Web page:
The Dubai Mercantile Exchange (DME) is expected to be majority-owned by the world's largest commodity trading platform by the end of the month, as it seeks to become the benchmark index for crude traded out of the Gulf.
The Chicago Mercantile Exchange (CME), which already holds a 25 per cent stake in the DME, is to become the majority partner in the joint venture, according to Thomas Leaver, the DME's chief executive.
"They've woken up to see what a jewel in the crown they have, vis-a-vis the Oman contract and what it will mean for the East of Suez market," Mr Leaver said.
The Oman Investment Fund, which also owns a quarter of the exchange, will increase its stake. Tatweer, a subsidiary of Dubai Holding, and a group of strategic shareholders will see their interests reduced as a result of the restructuring. Dubai Holding is owned by Sheikh Mohammed bin Rashid, Vice President of the UAE and Ruler of Dubai.
The funds used to acquire the additional stakes are to be reinvested in the exchange, and it is hoped the CME commitment will help it broaden its liquidity base.
"We are leveraging the CME strength in the exchange base and in marketing. This [deal] will further enhance the financial sustainability of the exchange … and the connection to the financial community," Mr Leaver said.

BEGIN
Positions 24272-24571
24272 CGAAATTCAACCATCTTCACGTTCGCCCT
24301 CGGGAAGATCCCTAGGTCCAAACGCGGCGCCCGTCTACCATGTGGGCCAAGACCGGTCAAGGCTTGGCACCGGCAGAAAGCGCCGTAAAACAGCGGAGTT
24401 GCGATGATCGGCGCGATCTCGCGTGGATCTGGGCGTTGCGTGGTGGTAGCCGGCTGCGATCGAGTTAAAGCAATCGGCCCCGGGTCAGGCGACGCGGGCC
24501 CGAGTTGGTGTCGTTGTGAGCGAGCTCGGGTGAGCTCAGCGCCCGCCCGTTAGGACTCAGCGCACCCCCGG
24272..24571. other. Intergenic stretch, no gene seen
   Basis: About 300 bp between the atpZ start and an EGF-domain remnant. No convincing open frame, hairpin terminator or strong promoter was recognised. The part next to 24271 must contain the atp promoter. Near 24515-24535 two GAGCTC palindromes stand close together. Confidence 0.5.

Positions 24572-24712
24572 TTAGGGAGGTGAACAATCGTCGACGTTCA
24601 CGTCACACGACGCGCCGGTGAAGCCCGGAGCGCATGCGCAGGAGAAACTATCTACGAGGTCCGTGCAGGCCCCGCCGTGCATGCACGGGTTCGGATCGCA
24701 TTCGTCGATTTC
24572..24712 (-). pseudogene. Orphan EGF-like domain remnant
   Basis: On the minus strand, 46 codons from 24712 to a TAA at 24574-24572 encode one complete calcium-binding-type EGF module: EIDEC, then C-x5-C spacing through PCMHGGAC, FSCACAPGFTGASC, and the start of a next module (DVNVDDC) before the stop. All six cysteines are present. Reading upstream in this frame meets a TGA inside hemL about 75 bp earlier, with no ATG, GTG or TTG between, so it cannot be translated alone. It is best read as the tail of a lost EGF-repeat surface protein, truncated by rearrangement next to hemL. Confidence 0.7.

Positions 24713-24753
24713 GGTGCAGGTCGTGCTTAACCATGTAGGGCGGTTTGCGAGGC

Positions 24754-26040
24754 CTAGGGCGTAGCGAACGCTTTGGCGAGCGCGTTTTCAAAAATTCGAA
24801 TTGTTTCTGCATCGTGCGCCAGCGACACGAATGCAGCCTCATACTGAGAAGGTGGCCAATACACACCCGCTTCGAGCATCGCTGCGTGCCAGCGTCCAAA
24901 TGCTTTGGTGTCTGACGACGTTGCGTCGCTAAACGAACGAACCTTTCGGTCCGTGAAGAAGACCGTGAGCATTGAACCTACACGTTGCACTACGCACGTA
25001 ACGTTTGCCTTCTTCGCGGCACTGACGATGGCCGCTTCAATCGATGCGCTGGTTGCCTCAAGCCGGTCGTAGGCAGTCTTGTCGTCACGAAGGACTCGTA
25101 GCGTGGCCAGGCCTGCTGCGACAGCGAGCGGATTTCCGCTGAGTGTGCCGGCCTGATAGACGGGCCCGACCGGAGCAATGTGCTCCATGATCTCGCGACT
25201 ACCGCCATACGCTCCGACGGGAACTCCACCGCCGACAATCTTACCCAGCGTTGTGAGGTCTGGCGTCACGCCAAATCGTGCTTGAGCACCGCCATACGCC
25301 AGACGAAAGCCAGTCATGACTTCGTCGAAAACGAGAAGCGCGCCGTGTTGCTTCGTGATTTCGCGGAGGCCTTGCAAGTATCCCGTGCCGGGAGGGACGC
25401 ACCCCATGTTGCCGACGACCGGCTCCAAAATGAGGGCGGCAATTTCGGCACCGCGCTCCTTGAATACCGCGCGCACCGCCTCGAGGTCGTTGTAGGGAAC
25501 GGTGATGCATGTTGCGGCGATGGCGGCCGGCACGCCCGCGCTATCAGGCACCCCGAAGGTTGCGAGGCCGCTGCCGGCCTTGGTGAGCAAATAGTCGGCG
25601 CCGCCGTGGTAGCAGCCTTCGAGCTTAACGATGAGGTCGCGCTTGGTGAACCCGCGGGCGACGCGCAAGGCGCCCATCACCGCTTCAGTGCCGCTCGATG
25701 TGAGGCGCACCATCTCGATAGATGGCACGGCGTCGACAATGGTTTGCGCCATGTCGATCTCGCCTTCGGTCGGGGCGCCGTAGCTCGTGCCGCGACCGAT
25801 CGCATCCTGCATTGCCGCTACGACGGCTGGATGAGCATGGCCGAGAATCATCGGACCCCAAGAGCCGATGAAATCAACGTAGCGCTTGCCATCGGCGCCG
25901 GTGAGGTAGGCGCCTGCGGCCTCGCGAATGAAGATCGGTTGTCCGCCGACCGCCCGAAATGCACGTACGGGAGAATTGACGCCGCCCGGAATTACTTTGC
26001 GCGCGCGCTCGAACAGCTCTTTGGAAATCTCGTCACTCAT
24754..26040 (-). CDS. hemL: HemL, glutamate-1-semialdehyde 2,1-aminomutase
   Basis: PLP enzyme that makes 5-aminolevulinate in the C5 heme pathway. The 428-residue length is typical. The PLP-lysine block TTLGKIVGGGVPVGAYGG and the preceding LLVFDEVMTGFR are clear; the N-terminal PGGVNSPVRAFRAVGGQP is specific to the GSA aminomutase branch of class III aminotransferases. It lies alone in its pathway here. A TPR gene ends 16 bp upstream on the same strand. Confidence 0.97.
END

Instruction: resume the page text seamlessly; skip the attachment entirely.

The DME was launched in 2007 with the intent of becoming a reference point for pricing crude exported by Gulf producers. Future contracts for Gulf crude are currently priced on the back of trading on the electronic platform set up by the pricing service Platts.
The contracts used by most Gulf national oil companies to sell their product are based in equal parts on sales of Dubai and Oman crude, a mechanism that is prone to inaccuracies as Dubai's oil production has dwindled to insignificant amounts. With Dubai crude trading infrequently and only in small volumes, the Platts platform is vulnerable to manipulation.
"If I'm a big consumer of Gulf crude on term contracts, I have a huge incentive to push the Platts window price around to my benefit," Mr Leaver said.
The DME has addressed this imbalance by basing its prices on the physical trade of Oman crude, with the sultanate's 900,000 barrels per day production providing the basis for more accurate assessments. The DME expects its positioning to pay off over the long term.
"We want more national oil company [NOC] adoption of DME prices as benchmark in their term contracts," said Mr Leaver, who believes the CME's show of faith will help to convince NOCs to change their pricing fundamentals.
The DME recorded a 19 per cent increase in trading volumes last year. Led by the flagship Oman Crude Oil Futures contract, the exchange traded about 145 million barrels of crude last year.